Deep Male Voices Are More Scary Than Sexy

April 28, 2016 | Erica Tennenhouse

Symphalangus syndactylus at Chiba Zoo in Japan
Photo credit: su neko/flickr (CC BY-SA 2.0)

What do James Earl Jones, Benedict Cumberbatch, and Sean Connery all have in common?

These men have deep, booming voices that could make a girl weak in the knees. Ladies love a baritone, which may be one reason why males of many primate species have such low-pitched voices. But it’s not the only reason, according to a recent study.

By analyzing recordings of monkey and ape (including human) voices, researchers found that deeper male voices are linked to polygyny — a mating system in which males have multiple partners. But in monogamous species, male pitch was more similar to that of females.

This pattern makes sense, considering that in polygynous species, a few males often monopolize the limited mating opportunities, leaving the others with little chance to spread their seed. It’s a situation that leads rival males to compete intensely, and sometimes violently, over access to valuable females.

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"If you look at what men's traits are designed for, they look much better designed for intimidating other males than for attracting females," lead author David Puts of Pennsylvania State University told ABC News.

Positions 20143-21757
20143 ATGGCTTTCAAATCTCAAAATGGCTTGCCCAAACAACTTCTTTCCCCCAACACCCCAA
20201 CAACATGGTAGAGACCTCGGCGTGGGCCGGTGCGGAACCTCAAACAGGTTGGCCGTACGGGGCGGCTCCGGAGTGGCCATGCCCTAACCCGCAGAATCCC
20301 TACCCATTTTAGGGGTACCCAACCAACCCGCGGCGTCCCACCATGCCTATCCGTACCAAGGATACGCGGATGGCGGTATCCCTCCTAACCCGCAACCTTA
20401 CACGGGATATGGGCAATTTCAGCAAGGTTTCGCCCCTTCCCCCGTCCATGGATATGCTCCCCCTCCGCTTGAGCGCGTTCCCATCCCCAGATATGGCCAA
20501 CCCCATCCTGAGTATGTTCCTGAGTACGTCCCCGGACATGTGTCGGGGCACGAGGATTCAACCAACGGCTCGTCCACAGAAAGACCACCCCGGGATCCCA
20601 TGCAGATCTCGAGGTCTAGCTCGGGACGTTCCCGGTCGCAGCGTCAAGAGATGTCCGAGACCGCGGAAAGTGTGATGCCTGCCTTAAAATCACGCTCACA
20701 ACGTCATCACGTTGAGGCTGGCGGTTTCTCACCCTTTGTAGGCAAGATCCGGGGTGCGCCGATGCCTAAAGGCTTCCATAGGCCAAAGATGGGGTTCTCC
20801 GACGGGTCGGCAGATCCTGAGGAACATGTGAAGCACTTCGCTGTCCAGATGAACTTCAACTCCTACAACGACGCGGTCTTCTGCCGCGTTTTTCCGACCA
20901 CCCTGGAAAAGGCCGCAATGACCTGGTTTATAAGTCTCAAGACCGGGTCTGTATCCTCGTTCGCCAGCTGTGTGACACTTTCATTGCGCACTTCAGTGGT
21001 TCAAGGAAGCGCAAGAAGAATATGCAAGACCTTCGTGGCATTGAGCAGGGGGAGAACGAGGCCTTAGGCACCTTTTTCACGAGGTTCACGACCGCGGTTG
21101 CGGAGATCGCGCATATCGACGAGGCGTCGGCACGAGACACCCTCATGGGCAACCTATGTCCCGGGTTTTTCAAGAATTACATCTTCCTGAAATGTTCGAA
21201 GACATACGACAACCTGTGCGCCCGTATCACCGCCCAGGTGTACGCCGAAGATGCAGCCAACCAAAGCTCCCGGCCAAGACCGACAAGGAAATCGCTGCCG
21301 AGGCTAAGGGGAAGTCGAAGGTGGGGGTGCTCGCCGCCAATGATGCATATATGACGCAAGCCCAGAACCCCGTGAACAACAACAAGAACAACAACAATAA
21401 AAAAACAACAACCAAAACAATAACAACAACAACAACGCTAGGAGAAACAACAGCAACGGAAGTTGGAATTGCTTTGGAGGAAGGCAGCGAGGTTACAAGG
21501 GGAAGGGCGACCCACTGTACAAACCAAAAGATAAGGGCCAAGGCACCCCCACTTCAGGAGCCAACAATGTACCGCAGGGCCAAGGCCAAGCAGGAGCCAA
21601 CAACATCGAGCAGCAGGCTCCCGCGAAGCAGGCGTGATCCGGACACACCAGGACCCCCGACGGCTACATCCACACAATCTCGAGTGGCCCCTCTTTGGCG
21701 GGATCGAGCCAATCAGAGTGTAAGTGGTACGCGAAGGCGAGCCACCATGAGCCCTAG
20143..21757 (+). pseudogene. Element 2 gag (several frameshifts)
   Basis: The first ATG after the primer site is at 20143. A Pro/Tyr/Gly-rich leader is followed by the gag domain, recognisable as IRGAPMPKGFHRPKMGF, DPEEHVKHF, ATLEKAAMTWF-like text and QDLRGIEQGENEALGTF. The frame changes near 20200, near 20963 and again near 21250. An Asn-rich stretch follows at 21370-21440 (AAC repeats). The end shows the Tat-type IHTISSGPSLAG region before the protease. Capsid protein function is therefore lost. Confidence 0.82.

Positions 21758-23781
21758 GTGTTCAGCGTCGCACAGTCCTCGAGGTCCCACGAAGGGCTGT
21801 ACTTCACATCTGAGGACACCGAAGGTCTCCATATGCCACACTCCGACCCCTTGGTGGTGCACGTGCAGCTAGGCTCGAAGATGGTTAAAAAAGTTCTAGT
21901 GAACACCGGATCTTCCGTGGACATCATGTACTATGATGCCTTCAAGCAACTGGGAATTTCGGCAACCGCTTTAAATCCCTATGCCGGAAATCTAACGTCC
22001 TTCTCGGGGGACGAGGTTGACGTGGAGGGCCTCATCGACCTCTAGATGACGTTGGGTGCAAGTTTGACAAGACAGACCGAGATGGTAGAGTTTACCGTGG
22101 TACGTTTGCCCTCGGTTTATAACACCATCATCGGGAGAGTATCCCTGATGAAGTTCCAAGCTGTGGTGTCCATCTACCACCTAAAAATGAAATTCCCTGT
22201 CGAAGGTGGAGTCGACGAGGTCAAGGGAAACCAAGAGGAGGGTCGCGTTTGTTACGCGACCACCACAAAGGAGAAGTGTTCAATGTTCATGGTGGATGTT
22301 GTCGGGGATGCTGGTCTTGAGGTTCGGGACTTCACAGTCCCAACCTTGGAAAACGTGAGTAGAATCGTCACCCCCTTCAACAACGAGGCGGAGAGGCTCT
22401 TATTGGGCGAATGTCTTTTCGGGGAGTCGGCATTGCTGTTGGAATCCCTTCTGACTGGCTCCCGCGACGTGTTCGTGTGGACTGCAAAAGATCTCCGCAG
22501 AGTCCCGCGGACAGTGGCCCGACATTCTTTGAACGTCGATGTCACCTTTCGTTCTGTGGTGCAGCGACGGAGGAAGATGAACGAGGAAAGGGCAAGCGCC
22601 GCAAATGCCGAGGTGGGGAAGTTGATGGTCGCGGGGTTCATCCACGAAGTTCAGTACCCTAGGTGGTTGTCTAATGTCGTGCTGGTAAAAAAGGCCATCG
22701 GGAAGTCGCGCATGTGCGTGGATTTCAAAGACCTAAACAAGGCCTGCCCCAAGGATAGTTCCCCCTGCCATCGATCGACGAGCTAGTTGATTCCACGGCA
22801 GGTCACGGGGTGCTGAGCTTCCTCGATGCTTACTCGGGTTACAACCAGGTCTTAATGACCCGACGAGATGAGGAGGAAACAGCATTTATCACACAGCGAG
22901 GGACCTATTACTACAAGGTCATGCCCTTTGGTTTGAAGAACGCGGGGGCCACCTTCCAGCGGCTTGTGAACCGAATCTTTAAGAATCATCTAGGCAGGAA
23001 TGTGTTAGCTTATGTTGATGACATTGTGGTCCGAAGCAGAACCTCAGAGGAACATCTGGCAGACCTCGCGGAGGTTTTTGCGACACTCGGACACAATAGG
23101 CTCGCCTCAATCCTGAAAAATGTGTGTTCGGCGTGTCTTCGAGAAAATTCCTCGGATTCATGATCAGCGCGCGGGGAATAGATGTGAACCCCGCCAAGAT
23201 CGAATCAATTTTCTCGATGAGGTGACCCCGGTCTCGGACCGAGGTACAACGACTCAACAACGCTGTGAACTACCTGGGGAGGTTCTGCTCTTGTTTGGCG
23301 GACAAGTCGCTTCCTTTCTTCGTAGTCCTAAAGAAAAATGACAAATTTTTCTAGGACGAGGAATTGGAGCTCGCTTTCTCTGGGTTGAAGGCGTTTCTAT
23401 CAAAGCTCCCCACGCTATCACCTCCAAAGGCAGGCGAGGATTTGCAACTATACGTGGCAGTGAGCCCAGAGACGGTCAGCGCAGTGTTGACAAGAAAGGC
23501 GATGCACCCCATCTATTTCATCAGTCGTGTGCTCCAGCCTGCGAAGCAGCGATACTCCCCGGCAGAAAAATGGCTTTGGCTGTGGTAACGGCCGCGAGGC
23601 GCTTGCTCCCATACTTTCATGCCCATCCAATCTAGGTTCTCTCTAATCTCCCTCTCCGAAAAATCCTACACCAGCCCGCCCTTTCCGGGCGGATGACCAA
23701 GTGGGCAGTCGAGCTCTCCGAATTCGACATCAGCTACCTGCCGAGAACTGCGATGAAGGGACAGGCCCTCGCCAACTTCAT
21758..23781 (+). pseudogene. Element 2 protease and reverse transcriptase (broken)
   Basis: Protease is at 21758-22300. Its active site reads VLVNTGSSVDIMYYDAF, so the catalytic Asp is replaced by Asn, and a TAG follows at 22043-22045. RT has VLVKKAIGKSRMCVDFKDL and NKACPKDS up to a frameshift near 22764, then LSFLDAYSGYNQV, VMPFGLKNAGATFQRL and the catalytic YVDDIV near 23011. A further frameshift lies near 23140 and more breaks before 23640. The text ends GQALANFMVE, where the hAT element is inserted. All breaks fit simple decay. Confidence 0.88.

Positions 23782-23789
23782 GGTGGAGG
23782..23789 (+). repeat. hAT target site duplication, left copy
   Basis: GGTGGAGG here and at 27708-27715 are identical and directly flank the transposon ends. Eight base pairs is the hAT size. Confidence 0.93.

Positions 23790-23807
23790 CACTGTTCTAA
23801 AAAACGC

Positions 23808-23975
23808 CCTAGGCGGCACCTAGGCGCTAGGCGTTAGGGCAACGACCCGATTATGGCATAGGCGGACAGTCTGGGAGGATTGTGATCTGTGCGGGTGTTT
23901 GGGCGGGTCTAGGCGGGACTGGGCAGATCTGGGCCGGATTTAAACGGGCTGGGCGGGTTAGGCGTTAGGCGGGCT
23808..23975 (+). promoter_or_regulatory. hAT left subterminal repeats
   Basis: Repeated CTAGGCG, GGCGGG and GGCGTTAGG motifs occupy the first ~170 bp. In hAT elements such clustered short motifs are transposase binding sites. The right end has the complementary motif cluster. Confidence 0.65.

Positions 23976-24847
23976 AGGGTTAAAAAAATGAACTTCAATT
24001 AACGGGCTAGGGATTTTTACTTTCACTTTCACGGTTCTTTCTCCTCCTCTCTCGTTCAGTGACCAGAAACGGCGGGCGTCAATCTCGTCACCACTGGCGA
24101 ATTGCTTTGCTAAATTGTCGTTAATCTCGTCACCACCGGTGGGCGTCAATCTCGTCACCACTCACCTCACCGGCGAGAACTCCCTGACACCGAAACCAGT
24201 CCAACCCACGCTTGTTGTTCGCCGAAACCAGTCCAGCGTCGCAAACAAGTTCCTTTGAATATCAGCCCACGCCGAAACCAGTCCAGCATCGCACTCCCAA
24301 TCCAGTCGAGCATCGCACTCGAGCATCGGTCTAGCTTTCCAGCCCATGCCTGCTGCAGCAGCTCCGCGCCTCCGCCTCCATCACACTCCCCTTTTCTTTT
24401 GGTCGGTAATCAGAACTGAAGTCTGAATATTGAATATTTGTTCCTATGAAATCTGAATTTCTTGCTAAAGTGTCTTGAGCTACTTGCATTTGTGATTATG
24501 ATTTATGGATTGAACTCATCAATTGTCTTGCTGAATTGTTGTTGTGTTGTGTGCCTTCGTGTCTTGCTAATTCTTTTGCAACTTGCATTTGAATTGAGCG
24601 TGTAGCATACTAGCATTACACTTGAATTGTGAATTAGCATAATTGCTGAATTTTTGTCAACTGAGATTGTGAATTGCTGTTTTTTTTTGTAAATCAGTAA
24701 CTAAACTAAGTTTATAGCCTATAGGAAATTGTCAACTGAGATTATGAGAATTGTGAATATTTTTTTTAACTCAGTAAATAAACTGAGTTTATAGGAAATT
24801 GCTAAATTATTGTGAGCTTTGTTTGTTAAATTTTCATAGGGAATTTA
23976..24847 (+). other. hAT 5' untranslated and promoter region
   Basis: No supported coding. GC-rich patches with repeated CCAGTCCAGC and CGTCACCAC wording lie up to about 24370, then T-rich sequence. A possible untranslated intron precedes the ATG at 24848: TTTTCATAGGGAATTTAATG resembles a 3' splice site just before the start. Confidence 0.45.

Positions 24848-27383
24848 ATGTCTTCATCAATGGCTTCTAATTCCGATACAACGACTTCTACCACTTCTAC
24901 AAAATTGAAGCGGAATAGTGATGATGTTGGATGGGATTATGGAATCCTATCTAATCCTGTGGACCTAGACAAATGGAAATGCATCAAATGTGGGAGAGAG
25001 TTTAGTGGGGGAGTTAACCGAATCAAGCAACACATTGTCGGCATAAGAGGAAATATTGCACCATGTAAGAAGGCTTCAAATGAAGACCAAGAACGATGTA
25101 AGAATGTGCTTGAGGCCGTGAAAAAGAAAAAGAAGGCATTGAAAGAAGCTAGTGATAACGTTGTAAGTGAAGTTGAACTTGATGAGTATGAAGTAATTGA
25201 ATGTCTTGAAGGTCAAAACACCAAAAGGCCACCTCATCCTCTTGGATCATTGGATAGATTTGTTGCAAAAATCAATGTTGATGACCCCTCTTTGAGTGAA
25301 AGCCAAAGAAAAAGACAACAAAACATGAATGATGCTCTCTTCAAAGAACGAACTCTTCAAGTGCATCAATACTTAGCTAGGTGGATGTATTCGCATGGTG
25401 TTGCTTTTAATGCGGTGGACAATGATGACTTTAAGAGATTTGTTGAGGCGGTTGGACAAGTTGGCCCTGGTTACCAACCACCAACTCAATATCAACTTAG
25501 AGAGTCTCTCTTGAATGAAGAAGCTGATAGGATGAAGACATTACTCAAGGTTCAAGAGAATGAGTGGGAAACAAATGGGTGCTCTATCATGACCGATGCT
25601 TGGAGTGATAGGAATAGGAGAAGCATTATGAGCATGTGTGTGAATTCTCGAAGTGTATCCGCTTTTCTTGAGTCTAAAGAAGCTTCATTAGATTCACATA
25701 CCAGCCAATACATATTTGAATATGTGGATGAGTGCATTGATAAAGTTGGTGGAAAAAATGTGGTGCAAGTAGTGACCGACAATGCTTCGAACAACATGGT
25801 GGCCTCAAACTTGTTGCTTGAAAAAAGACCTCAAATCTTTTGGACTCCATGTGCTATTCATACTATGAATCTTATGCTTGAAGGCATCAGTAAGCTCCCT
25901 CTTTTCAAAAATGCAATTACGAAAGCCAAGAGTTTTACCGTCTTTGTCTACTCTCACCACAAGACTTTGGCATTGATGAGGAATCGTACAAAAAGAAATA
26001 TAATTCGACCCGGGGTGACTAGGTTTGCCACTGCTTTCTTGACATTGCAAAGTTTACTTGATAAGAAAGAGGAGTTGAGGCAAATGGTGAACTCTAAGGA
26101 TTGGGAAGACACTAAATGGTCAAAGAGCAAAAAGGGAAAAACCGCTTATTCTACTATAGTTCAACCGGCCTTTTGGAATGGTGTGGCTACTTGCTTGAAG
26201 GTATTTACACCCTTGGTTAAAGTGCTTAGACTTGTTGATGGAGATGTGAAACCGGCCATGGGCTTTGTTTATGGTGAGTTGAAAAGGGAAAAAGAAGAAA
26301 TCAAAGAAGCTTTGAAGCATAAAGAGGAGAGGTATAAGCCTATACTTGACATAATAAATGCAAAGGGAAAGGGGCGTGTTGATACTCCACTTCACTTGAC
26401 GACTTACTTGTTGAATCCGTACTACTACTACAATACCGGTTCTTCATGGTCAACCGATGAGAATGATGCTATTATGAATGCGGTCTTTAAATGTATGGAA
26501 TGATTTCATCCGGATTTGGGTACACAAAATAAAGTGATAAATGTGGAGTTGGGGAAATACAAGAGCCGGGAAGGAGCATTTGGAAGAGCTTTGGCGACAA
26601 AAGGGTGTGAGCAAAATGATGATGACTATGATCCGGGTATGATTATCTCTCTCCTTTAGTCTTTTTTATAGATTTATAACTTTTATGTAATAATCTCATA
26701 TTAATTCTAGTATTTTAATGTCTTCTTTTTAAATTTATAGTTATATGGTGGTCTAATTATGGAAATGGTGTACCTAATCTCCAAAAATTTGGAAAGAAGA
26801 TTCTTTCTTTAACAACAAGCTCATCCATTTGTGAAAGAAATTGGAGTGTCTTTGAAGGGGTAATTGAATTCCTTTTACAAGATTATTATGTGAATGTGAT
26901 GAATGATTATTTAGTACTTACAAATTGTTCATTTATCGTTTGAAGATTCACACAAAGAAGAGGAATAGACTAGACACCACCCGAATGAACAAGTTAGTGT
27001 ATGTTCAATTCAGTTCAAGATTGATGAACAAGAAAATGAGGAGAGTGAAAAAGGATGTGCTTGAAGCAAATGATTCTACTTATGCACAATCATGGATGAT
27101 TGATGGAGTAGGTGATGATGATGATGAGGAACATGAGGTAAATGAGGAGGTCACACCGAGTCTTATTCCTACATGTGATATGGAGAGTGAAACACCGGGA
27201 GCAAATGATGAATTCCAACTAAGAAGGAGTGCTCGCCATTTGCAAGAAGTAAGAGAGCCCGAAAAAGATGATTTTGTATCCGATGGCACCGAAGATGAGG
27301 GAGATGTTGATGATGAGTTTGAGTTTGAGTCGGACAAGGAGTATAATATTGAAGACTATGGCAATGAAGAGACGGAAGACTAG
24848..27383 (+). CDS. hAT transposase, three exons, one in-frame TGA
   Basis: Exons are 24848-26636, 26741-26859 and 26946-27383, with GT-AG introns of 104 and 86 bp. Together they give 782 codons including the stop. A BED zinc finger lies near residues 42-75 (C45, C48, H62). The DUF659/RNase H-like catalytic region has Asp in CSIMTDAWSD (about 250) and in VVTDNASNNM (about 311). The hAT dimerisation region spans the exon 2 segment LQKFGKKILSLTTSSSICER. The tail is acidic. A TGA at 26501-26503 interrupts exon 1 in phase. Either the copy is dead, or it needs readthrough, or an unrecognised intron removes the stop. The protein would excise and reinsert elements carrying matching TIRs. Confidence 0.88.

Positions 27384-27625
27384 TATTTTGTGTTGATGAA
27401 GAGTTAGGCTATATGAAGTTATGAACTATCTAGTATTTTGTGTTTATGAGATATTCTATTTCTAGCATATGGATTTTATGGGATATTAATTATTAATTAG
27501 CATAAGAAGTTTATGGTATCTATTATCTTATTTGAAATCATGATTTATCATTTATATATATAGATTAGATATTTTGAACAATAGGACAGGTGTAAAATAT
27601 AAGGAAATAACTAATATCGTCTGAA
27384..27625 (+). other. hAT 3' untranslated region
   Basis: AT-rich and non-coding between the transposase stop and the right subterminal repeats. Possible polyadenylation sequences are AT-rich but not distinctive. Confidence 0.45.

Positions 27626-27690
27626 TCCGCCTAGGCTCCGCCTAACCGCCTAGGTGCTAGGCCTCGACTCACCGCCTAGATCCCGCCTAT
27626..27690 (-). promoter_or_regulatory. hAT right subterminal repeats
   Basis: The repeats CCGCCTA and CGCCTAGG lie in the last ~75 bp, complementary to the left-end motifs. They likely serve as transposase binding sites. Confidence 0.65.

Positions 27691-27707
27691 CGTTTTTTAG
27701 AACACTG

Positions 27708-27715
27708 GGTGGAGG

Surprisingly, the researcher found that out of all species studied, the difference in pitch between males and females was the greatest in humans.

The human species is often classified as monogamous because it is a feature of many societies. But as Puts points out, humans are effectively moderately polygynous, even in monogamous societies.

"Men are more likely to marry again after divorce, are likely to marry a younger wife and more likely than women to reproduce again with their new spouse," he said.

The researchers wanted to further understand how deep male voices are perceived in humans. 175 male and 258 female volunteers were enlisted to listen to recordings of both men and women reading the same text out loud, and then to rank the voices based on attractiveness and dominance.

The pitch of female voices did not affect ratings of attractiveness, but women rated the men with deeper voices as more attractive and men rated them as more dominant. Notably, pitch was much more tightly linked to dominance than to attractiveness, suggesting that competition was the main driving force behind the evolution of deep male voices.

Men with deeper voices were also found to have lower levels of the stress hormone cortisol and higher levels of testosterone, which together indicate superior immune function. Thus, a low-pitched voice signals that a male is healthy, which is something that females find attractive. At the same time, it sends a clear message that he is in good condition and could easily win a fight, so rival males need not bother competing.

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